I argue that it is not, that two of the phases *must* be 180 deg out of
phase, as that's the only way you could get 240 from two 120 legs. The 3rd
phase must be 90 deg to these two.
Visavis 208/120 V systems, which is exactly consistent with 120 phase angle.
I argue this, but others hotly disagree, but without really being able to
tell me wye. :)
If the above is correct, I surmise the reason is that the 208 3 ph is
supplied right from the generator, whilst 240 3 ph comes off of pole
120/208V dominates in general. Machine shops may want 240V because
machines may be commonly made for 240V. That may be historical - it may
be how early machines were made and was continued for compatibility with
older equipment. I have seen some machine tools in use that probably
208V has 3 - 120V transformers. One endpoint of each transformer is
connected together to form a "neutral". You have 120V from each of the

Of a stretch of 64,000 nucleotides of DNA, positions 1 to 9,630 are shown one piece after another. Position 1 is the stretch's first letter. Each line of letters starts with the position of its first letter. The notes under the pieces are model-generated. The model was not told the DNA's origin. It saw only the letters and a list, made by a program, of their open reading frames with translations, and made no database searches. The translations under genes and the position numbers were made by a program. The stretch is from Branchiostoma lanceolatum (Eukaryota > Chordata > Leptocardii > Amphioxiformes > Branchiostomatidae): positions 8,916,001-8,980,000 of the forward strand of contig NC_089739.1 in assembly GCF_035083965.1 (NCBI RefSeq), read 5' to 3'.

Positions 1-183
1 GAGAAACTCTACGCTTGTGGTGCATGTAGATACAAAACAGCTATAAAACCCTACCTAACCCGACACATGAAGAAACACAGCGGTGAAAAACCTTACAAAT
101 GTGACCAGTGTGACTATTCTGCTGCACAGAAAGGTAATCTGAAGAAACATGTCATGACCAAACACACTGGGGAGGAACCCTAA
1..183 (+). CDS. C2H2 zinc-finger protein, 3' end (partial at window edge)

phase conductors to the neutral. That is a major advantage when you are
supplying 120V loads (compare to 240V delta). The voltage between phase
conductors is 208V. A 3-phase motor would be 208V. A diagram of the
transformer connections looks like a Y-wye (or star).
The major power distribution in a large building is likely 277/480V wye.
The 3 transformers are 277V with one end connected to a common neutral.
The voltage between phase conductors is 480V. Higher voltage means less
copper is used in wiring. A lot fluorescent (and non-incandescent)
lightning is 277V .For motors 480V 3-phase is nice. Stepdown
transformers to 120/208V wye are installed in electrical rooms where
necessary. [You could also get 240V delta.]
A 240V delta system starts out with a 120/240 transformer like is used
for a residential service. The center tap is the neutral, just like with
a residential service. For the 3-phase, 2 transformers are added, one
end of each connected to the ends of the original transformer and the
other end connected together to be the 3 phase "high leg". A diagram of
the transformer connections looks like a triangle or delta. The voltage
from the high leg to neutral is 208V. There may only be 2 transformers
(open delta). I suspect this system came from original 120/240V single
phase systems where some 3-phase load had to be added. You can add a
transformer, which can be much smaller than the original one (depending
on the 3 phase load). And there used to be a "delta breaker" (may still